ATVs and Young Drivers: A Dangerous Combination

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Jamie Lynn Spears’ daughter’s accident reminds us that all-terrain vehicles (ATVs) can be very dangerous for children.  Spears’ 8-year old daughter’s ATV accidentally went into a pond on the property and the girl was trapped underwater for several minutes.  Thankfully, the child appears to have escaped the incident without any neurological injuries.

Unfortunately, Spears’ accident is not uncommon.  In 2015 alone, 58 children were killed and nearly 27,000 were injured in ATV accidents.  So what age is the appropriate age for ATVS and what steps can be taken to prevent an ATV accident?Sixteen is the age most experts recommend for ATV operation.  The American Academy of Pediatrics recommends children be 16 years old so that operators are developmentally capable of handling a machine that is fast, powerful and heavy.  The Recreational Off-Highway Vehicle Association also sets the bar at age 16.  The Consumer Product Safety Commission also recommends children be over age 16 before operating an ATV.

What else can you do to keep your ATV ride fun and safe?  Below are a few safety tips recommended by various experts:

  1. Keep your ATV in good condition. Regular maintenance by an authorized repair facility  is a must and always check tires and other safety equipment before the ride.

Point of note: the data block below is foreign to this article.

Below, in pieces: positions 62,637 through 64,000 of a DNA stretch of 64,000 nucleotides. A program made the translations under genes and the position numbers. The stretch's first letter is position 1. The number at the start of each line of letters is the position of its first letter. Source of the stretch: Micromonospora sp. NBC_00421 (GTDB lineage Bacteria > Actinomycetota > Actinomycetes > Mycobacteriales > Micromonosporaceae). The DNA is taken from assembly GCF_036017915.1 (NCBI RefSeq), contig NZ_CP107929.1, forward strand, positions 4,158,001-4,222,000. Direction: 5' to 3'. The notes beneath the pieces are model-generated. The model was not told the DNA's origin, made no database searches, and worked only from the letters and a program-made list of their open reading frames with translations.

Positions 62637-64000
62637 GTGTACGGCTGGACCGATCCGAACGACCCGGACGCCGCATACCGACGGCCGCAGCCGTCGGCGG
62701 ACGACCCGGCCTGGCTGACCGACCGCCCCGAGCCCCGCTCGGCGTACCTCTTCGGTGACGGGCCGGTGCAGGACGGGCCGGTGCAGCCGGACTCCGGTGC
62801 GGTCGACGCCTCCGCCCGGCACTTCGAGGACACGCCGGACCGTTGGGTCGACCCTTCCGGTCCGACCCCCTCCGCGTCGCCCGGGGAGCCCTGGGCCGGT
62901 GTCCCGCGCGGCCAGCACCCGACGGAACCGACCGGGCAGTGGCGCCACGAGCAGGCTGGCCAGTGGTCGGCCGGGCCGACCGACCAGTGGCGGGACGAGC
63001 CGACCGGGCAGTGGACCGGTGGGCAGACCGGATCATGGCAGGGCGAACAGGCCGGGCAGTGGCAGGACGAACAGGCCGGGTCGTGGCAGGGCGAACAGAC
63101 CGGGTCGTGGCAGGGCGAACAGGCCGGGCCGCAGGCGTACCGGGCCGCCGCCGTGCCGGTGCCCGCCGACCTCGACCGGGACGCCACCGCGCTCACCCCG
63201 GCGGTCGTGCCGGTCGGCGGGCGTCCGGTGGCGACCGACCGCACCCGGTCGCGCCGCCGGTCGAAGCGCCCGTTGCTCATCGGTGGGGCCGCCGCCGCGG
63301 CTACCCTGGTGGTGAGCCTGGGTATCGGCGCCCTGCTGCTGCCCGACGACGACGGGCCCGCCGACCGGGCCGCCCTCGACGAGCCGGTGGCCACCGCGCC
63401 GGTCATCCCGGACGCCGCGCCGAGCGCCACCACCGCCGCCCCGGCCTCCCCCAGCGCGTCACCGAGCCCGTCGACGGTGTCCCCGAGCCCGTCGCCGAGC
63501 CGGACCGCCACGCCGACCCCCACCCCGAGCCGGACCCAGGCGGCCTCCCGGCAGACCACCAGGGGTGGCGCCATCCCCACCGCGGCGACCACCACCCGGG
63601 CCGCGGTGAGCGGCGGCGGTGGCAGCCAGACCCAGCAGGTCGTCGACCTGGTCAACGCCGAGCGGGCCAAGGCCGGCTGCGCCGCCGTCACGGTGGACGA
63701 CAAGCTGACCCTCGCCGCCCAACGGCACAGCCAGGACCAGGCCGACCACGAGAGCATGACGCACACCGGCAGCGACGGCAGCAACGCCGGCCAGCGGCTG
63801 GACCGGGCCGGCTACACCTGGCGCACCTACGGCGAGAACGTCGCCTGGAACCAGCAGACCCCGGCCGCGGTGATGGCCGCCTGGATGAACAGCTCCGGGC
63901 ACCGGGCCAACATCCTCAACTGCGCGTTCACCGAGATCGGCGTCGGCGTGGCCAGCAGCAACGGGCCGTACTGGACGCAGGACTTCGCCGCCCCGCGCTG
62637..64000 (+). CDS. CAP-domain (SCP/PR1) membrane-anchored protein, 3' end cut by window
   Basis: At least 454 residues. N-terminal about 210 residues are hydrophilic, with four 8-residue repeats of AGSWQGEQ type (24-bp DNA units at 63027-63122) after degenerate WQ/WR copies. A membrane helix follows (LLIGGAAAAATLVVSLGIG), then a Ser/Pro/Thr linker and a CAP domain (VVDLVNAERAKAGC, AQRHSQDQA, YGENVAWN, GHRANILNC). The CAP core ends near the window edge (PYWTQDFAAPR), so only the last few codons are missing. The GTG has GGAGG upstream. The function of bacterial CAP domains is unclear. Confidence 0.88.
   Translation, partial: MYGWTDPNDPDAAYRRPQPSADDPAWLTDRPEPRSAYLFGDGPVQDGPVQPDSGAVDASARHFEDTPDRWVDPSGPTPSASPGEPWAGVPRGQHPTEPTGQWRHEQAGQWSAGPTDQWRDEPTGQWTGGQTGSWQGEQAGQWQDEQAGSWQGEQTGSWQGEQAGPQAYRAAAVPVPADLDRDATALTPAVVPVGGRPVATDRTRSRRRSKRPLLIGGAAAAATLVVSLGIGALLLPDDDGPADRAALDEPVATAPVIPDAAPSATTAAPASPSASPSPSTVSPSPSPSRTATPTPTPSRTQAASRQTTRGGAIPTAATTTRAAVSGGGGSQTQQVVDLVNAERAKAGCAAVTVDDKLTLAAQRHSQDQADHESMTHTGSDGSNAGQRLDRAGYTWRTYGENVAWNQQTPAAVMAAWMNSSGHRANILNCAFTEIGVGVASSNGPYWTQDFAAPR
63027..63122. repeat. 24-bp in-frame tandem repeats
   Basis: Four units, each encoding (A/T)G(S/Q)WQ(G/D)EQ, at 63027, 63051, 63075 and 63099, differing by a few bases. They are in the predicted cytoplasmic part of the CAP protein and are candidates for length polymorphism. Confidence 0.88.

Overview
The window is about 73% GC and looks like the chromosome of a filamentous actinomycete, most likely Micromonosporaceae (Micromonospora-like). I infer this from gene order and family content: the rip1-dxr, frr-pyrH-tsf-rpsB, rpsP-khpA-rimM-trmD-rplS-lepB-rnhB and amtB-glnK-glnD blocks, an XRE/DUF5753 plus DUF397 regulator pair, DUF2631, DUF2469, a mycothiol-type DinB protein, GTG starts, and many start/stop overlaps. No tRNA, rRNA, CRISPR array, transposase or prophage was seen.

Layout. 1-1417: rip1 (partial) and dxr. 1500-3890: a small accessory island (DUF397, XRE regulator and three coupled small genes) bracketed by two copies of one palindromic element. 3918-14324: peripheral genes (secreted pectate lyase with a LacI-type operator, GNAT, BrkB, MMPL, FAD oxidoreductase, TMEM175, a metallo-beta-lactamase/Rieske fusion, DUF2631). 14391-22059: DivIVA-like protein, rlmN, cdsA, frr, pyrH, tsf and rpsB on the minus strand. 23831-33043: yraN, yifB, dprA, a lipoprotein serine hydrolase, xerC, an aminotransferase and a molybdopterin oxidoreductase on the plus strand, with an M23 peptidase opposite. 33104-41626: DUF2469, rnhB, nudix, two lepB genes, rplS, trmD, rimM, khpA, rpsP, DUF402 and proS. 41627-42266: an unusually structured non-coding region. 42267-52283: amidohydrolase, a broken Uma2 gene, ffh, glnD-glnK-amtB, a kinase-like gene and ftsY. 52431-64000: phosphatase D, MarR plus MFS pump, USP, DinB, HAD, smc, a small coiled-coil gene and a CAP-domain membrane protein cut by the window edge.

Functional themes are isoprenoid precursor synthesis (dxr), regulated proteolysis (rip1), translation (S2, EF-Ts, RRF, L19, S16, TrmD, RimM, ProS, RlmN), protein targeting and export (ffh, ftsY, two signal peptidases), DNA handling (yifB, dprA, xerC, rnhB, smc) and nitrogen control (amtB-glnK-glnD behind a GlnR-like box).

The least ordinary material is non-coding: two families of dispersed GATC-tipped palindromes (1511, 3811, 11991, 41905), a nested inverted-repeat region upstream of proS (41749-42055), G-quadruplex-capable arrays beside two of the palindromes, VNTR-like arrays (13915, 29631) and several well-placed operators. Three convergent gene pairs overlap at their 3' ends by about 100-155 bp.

2. Take a safety course to learn best practices.
  3. Take the time to practice operating your machine. Get a feel for how it handles on different terrain, its stopping distances, with passengers or other loads on board, etc.
  4. Wear appropriate safety gear including a DOT-approved helmet, eye protection if your helmet does not provide it, etc.
  5. Do not operate your vehicle under the influence of any drugs or alcohol as both judgment and reaction time will be impaired.
  6. Do not drive distracted. Selfies, texts, phone calls and the like can wait until you are done with your ride.
  7. Make sure your speed is appropriate for terrain and weather conditions.
  8. Always be on the lookout for hazards and be ready to respond appropriately.
  9. Read your owner’s manual before using your vehicle.
  10. If you are driving with passengers, remember that you are responsible for their safety.

John and Joy Day’s first date was an epic 17-hour day of motorcycle riding and hiking.  Both love motorbikes and love to be outdoors, so they understand the attraction to ATVs but urge riders to enjoy them responsibly.

In the event you or a loved one is involved in ATV accident, we will be happy to provide a free, confidential, no-pressure case evaluation.  If we think we can help you and your family and you decide to hire us, we handle all ATV accident cases on a contingency basis so we only get paid if we recover money for you.  To get started, simply give us a call at 615-742-4880 (Nashville) or 615-867-9900 (Murfreesboro) or 866-812-8787 (toll-free).  Or, if you prefer, you can contact us online and we will call you.  But, do not delay.  The law only allows you a limited time to pursue your legal rights.  We have helped our satisfied clients recover millions of dollars and we are here to help you too.